It All Comes Together: Installing the Guro Loom Pulley

Illuminating Objects is a series of displays that shines a light on unexpected objects from The Courtauld’s decorative arts and sculpture collection. Postgraduate intern Niamh Collard takes us behind the scenes and gives an insight into how she has researched the next Illuminating Object – a Guro carved wooden loom pulley from Côte D’Ivoire.

Niamh Collard, PhD candidate in Anthropology, School of Oriental and African Studies, University of London.

After weeks of research, proofreading, soliciting the opinions of experts in West African carving, textiles and craft and meetings with the web designer, marketing team and mount maker, the project has eventually come together with the final installation of the pulley.

Graphic designers preparing gallery labels for display

Graphic designers preparing gallery labels for display

Gathering in the gallery early on the morning of the 4th of June with the curator, graphic designer, conservator and gallery technician the case was prepared, the labels arranged, and the mount fixed in place ready for this beautiful carved tool to go on display.

Installing the pulley in Room 10

Installing the pulley in Room 10

In the quiet of the gallery, in its gleaming, illuminated case and alongside Modigliani’s Female Nude of 1916 – a painting that was inspired by sketches of Ivorian carvings made at the ethnographic museum in Paris – the loom pulley was transformed.

Having handled it in the store and looked at it several times since, I felt that I already knew the object quite well.

Installed in the gallery, though, it took on a completely new light.


We had been worried that, as a small object, the loom pulley might be dwarfed in the Illuminating Objects case.

Considering that the display explores the tool as it was used by Guro weavers in their work, it was also important that its visual presentation and position in the case mirrored how a pulley would have sat in a craftsman’s loom.

Having looked at photos of a Guro loom, Colin, the mount maker, had constructed a simple and stylish solution to this problem. Looking at the pulley in its case, its presence is striking.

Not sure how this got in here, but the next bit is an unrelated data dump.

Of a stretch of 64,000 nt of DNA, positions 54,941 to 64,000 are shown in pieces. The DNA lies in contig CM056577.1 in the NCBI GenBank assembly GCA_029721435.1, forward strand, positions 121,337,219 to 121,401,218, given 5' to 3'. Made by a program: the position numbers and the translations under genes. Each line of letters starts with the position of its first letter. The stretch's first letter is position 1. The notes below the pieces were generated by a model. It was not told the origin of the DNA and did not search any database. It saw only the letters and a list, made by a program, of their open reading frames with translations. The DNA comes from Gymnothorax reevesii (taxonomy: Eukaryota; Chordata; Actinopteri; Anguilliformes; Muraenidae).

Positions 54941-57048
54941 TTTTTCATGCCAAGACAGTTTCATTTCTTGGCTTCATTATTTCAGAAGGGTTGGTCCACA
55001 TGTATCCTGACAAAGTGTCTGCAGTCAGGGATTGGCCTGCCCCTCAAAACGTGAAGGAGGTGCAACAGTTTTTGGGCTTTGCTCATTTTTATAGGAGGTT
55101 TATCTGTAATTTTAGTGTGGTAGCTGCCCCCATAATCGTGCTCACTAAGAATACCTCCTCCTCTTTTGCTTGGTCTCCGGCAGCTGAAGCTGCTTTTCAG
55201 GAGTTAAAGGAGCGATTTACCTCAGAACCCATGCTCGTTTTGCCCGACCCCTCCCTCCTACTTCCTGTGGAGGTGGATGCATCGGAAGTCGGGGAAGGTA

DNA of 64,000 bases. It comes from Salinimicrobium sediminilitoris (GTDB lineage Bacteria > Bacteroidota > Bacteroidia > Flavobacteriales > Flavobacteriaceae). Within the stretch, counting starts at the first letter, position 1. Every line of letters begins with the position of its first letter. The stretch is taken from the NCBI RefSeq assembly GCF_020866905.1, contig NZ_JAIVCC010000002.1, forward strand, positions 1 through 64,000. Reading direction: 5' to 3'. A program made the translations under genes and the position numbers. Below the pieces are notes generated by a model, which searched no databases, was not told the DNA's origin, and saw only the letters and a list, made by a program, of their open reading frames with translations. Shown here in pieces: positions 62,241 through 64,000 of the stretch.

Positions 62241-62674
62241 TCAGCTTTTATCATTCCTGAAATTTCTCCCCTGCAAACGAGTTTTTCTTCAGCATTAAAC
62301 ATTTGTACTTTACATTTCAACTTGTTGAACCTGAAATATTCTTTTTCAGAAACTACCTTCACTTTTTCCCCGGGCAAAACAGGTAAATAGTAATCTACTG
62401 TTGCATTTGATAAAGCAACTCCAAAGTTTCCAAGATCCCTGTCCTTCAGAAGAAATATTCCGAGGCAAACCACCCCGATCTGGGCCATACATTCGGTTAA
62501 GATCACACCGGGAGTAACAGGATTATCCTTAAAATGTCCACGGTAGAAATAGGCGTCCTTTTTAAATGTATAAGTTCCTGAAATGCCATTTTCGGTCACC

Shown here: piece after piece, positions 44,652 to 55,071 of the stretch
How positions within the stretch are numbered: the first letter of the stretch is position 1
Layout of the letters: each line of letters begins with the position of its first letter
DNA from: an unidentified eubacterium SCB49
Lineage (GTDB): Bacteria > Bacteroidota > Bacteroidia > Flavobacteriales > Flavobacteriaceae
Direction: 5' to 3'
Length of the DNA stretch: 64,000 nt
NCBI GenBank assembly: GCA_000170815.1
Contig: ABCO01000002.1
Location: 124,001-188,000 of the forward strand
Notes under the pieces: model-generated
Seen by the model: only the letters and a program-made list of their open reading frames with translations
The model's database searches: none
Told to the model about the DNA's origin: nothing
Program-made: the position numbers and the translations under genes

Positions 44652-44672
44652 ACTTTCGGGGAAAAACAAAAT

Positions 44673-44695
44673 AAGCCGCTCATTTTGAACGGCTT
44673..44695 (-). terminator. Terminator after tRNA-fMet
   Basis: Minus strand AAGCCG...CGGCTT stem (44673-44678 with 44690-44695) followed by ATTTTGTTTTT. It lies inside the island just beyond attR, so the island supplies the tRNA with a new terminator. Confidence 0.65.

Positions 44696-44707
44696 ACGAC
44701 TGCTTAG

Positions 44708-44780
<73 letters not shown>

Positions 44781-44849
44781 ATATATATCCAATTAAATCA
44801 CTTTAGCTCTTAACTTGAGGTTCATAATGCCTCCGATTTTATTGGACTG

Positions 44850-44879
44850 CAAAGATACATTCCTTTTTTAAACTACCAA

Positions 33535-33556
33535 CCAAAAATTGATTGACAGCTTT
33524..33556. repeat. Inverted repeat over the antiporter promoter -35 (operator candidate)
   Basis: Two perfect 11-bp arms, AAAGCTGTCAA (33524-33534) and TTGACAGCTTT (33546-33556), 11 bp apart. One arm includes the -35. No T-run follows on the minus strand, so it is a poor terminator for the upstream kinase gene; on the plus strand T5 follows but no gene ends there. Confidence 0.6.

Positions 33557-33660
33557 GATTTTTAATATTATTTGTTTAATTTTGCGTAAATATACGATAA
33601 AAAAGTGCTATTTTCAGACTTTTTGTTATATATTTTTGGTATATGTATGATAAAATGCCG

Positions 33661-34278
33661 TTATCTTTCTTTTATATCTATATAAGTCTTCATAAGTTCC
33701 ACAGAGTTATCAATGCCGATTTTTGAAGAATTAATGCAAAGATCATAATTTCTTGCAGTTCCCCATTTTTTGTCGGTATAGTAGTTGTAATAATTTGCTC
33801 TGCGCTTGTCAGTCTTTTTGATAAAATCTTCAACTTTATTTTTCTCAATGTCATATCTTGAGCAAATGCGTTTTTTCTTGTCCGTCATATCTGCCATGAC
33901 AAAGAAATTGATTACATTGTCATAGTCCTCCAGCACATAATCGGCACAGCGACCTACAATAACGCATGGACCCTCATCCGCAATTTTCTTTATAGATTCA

The delicately carved nose and downcast eyes of the woman’s face catch the light, drawing the eye across the room to the pulley and placing it alongside the elegance of Modigliani’s Female Nude.

My involvement in the project is now coming to a close and all that remains is for me to say thank you to everyone who has been involved!

I am very grateful to Dr Sacha Gerstein at The Courtauld, Prof. Trevor Marchand and Prof. Anna Contadini at SOAS, Dr Michaela Oberhofer and Eberhard Fischer at the Rietberg Museum in Zurich and Dr Duncan Clarke for all of their support and help over the past few months, and of course to my friends at the Agotime Weaving Centre in Kpetoe, Ghana, who taught me so much about weaving and what it means to be a craftsperson in West Africa.

Spotlight on a Masterpiece: Modigliani's Female Nude

Regular visitors to The Courtauld Gallery may have noticed that Modigliani’s Female Nude is back on the gallery walls after its loan to The Pushkin State Museum of Fine Arts in Russia for an exhibition,  so it seems like a good opportunity to look into this painting further for this edition of  ‘Spotlight on a Masterpiece’

Gallery visitors looking at Modigliani's 'Female Nude'

Gallery visitors looking at Modigliani's 'Female Nude'

Female Nude was rather controversial when first exhibited.

Although the pose itself  was quite typical of what was being shown in the Salon in Paris at that time, the taboo of Modigliani’s explicit depiction of pubic hair in his nudes led to the police closing his first and only solo exhibition during his lifetime, at Berthe Weill’s gallery in 1917, on grounds of indecency.

Many of Amedeo Modigliani’s contemporaries found his combination of avante-garde and conventional methods an affront to the grand tradition of European painting.

The woman’s simplified features and elongated face derive from Modigliani’s knowledge of non-western art such as African, Oceanic and Egyptian sculpture.

His handling of paint was much rougher than the smooth, highly finished surfaces of most Salon nudes at that time.

In this painting, the paint is applied in short stabbing strokes, wet-in-wet, so that the brush and scratch marks are clearly visible particularly in the way that the model’s flowing hair is accentuated.

Modigliani 'Female Nude' c1916

Modigliani 'Female Nude' c1916, Oil on canvas, 92.4 x59.8cm, Samuel Courtauld Trust, Courtauld Gift, 1932